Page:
May 13

Agility Challenge Tip #20 – Practice Alone

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This week’s tip is more good news for those of you who are training mostly alone – according to Daniel Coyle, author of The Little Book of Talent which serves as the source material for all these tips – training solo is the way to go. He says that practicing solo is the best way to:

  1. Seek out the sweet spot at the edge of your ability
  2. Develop discipline because it doesn’t depend on others.

He cites a classic study of musicians, where world class performers were compared to top amateurs. The researchers found that the two groups were similar in every practice variable except oneThe world class performers spent FIVE TIMES as many hours practicing alone.

Of course, dog training is for many of us a social activity, and that’s GREAT! Training with friends has many benefits as well – emotional support, camaraderie, another set of eyes on you and your dog to tell you what’s happening when you blink (because otherwise you’re watching your dog intently of course!). But, don’t for one moment think that if most of your training is done alone, you’re missing out or falling behind. The vast majority of my own training is done alone; it’s very rare that I have a training partner other than my dogs. While I prefer having others around when it comes time to work on tough courses or sequences (soft skills), I much prefer to work on my own when it comes to training, particularly the hard skills. I’m more focused, less distracted, and can be more flexible with the direction I go in a given training session, in order to stay at that sweet spot at the edge of my and my dog’s abilities. Certainly, training alone requires discipline! But, once you make it a habit (because remember, training for a few minutes each day is much better than training for an hour once a week!), once that discipline is a habit, training alone can be very productive.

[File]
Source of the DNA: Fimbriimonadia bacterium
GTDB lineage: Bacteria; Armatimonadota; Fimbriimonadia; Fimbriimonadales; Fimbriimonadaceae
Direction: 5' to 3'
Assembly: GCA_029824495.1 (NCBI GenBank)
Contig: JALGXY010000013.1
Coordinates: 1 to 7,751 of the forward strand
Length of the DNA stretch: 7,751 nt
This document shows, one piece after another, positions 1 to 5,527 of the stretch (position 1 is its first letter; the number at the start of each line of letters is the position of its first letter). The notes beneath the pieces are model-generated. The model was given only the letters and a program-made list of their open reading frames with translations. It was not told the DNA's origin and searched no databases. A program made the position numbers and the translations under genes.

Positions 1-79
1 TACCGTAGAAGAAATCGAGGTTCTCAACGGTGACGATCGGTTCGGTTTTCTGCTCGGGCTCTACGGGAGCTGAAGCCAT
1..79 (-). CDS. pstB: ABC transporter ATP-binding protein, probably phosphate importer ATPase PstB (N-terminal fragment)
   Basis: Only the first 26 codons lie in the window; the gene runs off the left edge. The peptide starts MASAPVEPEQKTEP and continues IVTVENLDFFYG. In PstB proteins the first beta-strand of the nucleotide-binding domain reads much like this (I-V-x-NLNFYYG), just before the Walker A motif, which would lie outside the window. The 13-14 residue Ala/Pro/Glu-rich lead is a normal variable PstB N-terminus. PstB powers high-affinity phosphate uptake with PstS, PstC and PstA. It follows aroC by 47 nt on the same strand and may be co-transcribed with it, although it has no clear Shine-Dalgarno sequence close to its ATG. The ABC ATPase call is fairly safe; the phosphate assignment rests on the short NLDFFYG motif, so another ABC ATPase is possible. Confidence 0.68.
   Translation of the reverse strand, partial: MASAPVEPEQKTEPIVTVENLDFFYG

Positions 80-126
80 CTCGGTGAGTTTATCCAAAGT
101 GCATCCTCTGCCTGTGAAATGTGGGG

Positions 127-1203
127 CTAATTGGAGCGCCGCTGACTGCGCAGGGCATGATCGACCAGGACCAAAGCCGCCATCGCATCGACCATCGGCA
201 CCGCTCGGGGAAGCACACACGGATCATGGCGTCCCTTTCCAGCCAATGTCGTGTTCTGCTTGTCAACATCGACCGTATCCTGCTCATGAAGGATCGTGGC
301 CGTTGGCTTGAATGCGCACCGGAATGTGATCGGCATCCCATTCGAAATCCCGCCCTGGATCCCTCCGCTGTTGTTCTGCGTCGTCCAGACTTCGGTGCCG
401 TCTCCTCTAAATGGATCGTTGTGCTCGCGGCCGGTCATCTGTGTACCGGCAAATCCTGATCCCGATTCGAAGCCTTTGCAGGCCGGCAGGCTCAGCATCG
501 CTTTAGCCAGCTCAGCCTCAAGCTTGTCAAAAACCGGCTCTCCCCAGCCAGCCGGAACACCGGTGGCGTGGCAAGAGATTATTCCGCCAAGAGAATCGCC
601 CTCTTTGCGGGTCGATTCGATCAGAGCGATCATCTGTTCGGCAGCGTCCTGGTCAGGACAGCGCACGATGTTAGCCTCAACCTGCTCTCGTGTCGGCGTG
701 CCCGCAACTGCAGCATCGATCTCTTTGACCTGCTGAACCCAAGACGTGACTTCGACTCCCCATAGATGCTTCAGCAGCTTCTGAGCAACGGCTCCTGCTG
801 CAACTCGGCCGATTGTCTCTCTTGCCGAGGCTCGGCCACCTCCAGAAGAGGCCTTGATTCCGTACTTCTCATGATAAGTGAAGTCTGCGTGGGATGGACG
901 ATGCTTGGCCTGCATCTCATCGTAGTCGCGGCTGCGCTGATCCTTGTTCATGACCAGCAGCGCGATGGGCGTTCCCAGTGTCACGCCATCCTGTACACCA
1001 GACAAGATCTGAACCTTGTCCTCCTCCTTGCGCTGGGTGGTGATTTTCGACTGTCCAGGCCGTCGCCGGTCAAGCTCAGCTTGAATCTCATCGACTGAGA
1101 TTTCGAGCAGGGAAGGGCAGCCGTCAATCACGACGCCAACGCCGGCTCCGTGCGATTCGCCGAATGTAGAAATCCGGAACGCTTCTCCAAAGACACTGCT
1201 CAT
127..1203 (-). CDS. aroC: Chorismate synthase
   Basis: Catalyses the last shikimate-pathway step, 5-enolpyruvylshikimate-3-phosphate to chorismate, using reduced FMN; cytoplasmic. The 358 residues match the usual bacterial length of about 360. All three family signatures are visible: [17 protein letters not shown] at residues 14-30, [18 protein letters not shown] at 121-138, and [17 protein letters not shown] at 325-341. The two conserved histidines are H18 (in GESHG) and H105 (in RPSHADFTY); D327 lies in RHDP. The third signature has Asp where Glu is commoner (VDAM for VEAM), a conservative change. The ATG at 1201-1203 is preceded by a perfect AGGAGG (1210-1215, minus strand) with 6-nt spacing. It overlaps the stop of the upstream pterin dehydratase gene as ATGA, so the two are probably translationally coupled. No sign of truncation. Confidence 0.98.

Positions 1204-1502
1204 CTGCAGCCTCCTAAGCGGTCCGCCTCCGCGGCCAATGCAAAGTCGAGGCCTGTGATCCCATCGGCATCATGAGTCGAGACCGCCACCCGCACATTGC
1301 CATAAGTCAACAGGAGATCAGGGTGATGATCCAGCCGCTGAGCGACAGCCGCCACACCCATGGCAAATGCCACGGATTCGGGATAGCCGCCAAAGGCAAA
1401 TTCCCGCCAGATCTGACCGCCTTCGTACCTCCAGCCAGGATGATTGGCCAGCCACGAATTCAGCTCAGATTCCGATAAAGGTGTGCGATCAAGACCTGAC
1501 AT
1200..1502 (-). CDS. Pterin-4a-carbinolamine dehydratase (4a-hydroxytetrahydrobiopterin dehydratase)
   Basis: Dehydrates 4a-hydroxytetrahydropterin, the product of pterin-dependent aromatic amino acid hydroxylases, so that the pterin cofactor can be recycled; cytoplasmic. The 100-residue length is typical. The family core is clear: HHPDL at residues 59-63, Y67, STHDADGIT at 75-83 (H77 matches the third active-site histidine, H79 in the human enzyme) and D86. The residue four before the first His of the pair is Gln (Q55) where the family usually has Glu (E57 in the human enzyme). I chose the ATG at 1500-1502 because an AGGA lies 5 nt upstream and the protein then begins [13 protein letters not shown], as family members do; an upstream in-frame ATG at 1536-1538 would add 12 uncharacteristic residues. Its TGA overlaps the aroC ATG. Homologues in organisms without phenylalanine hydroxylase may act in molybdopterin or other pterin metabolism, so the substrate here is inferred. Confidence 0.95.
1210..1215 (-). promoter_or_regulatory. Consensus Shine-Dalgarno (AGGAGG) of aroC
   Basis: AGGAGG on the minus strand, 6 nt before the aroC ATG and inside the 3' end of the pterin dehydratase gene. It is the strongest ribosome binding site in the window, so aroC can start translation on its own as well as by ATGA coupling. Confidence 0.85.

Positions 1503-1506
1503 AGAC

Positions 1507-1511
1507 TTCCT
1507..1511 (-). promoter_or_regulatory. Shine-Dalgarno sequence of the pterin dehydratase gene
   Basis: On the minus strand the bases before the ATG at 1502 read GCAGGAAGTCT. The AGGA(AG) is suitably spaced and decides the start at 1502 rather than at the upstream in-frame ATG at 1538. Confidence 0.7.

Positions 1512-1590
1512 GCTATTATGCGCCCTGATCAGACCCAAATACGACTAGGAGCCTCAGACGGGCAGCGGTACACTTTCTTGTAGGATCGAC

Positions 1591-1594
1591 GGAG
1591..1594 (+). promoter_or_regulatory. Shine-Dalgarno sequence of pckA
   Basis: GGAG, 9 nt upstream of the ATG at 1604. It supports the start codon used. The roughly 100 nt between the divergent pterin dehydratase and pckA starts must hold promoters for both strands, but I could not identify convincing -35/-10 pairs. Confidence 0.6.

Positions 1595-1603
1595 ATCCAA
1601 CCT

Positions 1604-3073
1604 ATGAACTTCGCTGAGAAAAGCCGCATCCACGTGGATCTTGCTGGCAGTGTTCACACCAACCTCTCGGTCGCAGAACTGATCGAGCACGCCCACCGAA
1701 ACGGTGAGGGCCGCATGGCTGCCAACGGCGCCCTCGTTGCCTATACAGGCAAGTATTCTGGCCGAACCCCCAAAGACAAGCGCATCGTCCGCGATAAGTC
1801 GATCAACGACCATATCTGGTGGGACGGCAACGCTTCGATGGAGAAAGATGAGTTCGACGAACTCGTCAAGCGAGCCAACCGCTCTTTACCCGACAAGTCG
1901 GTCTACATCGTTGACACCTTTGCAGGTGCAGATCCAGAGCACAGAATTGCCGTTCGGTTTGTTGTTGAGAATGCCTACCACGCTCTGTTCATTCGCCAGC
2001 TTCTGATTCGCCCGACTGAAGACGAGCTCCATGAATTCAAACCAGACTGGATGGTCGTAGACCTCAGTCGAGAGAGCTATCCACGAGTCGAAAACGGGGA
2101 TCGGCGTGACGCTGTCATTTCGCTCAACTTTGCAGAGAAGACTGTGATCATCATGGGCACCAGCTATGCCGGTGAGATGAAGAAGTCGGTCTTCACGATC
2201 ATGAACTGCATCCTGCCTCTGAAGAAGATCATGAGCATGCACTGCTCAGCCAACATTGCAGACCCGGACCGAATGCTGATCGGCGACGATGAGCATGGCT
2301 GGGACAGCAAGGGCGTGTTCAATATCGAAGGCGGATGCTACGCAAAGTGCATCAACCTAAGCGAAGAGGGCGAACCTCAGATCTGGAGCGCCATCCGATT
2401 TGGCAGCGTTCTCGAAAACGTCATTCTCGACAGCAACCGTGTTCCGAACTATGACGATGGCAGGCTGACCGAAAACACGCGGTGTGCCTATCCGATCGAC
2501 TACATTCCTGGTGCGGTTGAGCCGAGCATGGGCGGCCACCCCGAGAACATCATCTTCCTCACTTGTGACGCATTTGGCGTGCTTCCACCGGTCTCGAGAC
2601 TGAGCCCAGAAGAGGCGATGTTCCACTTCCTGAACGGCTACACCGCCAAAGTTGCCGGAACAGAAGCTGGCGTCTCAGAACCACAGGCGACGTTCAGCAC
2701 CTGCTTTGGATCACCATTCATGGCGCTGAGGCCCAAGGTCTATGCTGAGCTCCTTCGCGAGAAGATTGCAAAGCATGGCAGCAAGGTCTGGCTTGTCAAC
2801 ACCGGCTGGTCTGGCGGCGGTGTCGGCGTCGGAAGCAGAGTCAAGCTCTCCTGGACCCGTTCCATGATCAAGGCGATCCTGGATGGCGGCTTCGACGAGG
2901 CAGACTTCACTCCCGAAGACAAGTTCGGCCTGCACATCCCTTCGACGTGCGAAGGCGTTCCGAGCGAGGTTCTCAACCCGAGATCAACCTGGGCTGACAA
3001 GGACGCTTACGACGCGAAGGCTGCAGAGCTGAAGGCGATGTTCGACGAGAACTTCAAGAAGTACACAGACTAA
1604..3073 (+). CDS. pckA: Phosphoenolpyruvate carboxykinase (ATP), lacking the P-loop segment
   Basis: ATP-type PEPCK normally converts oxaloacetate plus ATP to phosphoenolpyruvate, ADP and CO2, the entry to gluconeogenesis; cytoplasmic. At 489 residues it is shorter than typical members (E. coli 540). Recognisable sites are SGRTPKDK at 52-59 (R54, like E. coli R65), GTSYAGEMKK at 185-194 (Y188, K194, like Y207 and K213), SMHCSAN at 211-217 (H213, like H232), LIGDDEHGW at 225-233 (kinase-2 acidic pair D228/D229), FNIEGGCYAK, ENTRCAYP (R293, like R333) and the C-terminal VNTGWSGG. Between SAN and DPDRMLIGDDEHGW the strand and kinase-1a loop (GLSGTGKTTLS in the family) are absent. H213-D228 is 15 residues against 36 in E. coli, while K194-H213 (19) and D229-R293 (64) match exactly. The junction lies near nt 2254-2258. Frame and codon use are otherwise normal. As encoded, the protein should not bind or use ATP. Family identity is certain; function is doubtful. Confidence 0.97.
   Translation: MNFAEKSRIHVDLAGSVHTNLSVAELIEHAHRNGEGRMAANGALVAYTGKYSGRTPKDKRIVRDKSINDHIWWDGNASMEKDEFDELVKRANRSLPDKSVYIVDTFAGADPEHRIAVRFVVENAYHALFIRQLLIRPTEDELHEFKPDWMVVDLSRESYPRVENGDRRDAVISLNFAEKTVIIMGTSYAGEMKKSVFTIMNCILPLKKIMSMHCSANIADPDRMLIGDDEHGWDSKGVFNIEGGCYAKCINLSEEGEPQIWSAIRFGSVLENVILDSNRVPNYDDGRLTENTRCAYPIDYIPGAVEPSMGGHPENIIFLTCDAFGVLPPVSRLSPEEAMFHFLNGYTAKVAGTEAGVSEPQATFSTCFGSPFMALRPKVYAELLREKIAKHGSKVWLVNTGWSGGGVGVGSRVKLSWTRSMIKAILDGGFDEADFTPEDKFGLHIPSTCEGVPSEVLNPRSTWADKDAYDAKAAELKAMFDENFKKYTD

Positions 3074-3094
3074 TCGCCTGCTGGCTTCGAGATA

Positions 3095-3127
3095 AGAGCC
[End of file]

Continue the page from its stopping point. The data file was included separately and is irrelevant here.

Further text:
For dog training, you’re not likely to be bent over, drenched in sweat, at the point of exhaustion, unless you’re working on your sprints so you can keep up with your dog! But, the training we do can be mentally taxing, for sure.

Holding ourselves accountable to stay sharp, to stay focused, and to stay in the sweet spot at the edge of our abilities when we’re alone is important – it’s not what happens in class each week, during that one or two hour period of time! It’s what happens when you’re at home, in your back yard, or your basement, by yourself, with your dog, working on the things you’ve set out to work on, with purpose!


agility challenge tip, daniel coyle, failure, little book of talent

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